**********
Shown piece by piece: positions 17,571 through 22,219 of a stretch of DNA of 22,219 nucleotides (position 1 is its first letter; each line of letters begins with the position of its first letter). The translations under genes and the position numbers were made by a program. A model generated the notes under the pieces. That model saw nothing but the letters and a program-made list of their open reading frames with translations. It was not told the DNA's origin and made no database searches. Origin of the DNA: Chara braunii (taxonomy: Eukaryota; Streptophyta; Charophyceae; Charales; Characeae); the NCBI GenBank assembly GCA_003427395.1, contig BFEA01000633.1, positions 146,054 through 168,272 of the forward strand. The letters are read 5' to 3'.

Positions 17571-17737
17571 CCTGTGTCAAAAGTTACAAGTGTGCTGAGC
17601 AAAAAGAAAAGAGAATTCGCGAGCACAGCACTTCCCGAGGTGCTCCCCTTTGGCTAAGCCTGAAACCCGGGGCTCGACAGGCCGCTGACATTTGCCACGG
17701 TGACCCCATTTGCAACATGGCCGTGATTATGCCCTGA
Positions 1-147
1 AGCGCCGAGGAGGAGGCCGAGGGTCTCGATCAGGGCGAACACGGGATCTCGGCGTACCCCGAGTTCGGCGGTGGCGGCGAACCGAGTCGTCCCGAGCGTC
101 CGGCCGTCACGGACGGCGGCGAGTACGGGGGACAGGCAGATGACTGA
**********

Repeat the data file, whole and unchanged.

Shown piece by piece: positions 17,571 through 22,219 of a stretch of DNA of 22,219 nucleotides (position 1 is its first letter; each line of letters begins with the position of its first letter). The translations under genes and the position numbers were made by a program. A model generated the notes under the pieces. That model saw nothing but the letters and a program-made list of their open reading frames with translations. It was not told the DNA's origin and made no database searches. Origin of the DNA: Chara braunii (taxonomy: Eukaryota; Streptophyta; Charophyceae; Charales; Characeae); the NCBI GenBank assembly GCA_003427395.1, contig BFEA01000633.1, positions 146,054 through 168,272 of the forward strand. The letters are read 5' to 3'.

Positions 17571-17737
17571 CCTGTGTCAAAAGTTACAAGTGTGCTGAGC
17601 AAAAAGAAAAGAGAATTCGCGAGCACAGCACTTCCCGAGGTGCTCCCCTTTGGCTAAGCCTGAAACCCGGGGCTCGACAGGCCGCTGACATTTGCCACGG
17701 TGACCCCATTTGCAACATGGCCGTGATTATGCCCTGA
Positions 1-147
1 AGCGCCGAGGAGGAGGCCGAGGGTCTCGATCAGGGCGAACACGGGATCTCGGCGTACCCCGAGTTCGGCGGTGGCGGCGAACCGAGTCGTCCCGAGCGTC
101 CGGCCGTCACGGACGGCGGCGAGTACGGGGGACAGGCAGATGACTGA